Saturday, January 9, 2010

Why don't sardines get more respect?

Baked W.A. Sardines with Crunchy Breadcrumbs w...

Among the fish we eat regularly, only the much-maligned anchovy is smaller. But that doesn't explain why the mighty little sardine is misunderstood or completely ignored. Last night, our dinner of fresh sardines flown in from Portugal was a revelation.

I started noticing something was amiss when I read an article on healthy-to-eat fish in the January/February 2010 AARP The Magazine, which claims to have the world's largest circulation for a magazine. Yet, the piece completely omitted any mention of sardines. In the same issue, an article about how to save at the supermarket ignored canned sardines, inexpensive when compared to red salmon and better for you than albacore tuna, which is high in mercury.

Then, this week, The Record of Woodland Park  ran a Chicago Tribune article on nutritious foods that contained misinformation on omega-6 fatty acids in the vegetable oil sardines are often packed in. The oil is good for you, according to the American Heart Association.

I've long been aware fresh Portuguese sardines are flown into Newark airport weekly, but I've only eaten them occasionally in a restaurant, and that was years ago. So I went looking for them Friday during a trip to Fairway Market in Paramus, my main source for salted codfish. My backup was Whole Foods Market, also in Paramus.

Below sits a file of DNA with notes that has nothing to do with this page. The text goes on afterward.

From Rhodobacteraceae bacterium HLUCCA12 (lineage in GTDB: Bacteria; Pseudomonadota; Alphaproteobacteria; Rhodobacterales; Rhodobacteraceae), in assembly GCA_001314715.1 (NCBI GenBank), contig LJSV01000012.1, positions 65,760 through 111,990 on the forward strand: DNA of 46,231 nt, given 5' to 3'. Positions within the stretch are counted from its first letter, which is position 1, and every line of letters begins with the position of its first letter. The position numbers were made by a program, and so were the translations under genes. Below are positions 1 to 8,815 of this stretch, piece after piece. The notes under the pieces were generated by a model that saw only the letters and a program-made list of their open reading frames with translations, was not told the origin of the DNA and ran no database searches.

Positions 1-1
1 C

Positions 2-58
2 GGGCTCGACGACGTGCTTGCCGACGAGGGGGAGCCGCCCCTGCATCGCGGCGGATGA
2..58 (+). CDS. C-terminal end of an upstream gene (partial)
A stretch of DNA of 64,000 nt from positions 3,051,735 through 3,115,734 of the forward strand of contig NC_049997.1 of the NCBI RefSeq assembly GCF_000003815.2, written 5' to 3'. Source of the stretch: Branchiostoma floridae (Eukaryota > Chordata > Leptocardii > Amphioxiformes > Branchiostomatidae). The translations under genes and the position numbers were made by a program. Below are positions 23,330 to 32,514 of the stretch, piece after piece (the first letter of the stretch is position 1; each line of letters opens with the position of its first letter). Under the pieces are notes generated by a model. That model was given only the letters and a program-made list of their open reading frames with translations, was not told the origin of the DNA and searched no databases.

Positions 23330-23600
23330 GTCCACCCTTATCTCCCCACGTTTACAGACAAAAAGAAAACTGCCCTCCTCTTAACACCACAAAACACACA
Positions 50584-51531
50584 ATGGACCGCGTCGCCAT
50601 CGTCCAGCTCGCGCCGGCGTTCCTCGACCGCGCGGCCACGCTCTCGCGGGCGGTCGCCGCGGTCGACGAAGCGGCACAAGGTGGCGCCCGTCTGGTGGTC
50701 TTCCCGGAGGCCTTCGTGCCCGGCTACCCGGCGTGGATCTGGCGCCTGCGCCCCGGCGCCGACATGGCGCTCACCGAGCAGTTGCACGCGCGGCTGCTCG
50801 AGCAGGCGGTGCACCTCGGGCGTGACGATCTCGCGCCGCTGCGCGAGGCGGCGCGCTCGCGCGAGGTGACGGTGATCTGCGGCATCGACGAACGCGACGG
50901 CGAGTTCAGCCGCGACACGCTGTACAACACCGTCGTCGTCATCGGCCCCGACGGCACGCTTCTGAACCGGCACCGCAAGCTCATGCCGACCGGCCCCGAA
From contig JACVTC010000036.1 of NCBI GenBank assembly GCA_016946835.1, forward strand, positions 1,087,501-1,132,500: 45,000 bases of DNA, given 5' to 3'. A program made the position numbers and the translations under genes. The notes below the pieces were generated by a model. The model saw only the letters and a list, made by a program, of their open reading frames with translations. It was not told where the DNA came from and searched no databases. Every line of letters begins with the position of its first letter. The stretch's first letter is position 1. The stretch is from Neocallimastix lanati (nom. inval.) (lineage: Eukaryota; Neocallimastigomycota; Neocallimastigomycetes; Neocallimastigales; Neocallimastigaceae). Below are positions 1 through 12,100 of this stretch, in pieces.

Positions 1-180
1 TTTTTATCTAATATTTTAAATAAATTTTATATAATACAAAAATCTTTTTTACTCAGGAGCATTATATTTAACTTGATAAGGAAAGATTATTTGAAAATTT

But there they were at Fairway, their slim, silvery bodies resting on ice, at $7.99 a pound. I asked for two pounds --cleaned with the heads on -- and got an unlucky 13 sardines, but we ate all but two for dinner, with spaghetti in tomato sauce and a big salad of organic greens. I cooked them in two frying pans with extra-virgin olive oil, seasoned with salt, garnished them with fresh, chopped cilantro and squeezed lime over the fish. The flesh was mild, tender and sweet.

The fishmonger said they would take only two minutes or so per side, but they need to be cooked longer. I could also see baking them or charring them on a grill pan, but the skin is delicate and pulls off easily.

Mostly, I'll continue to eat canned sardines -- in breakfast sandwiches with hummus, cheese, greens and tomatoes or in spaghetti with a sardine-tomato sauce (about two cans of chopped fish for one pound of spaghetti or other pasta). And I'll continue to buy them at Fattal's Bakery in Paterson, where Moroccan sardines are a low 89 or 99 cents per can.

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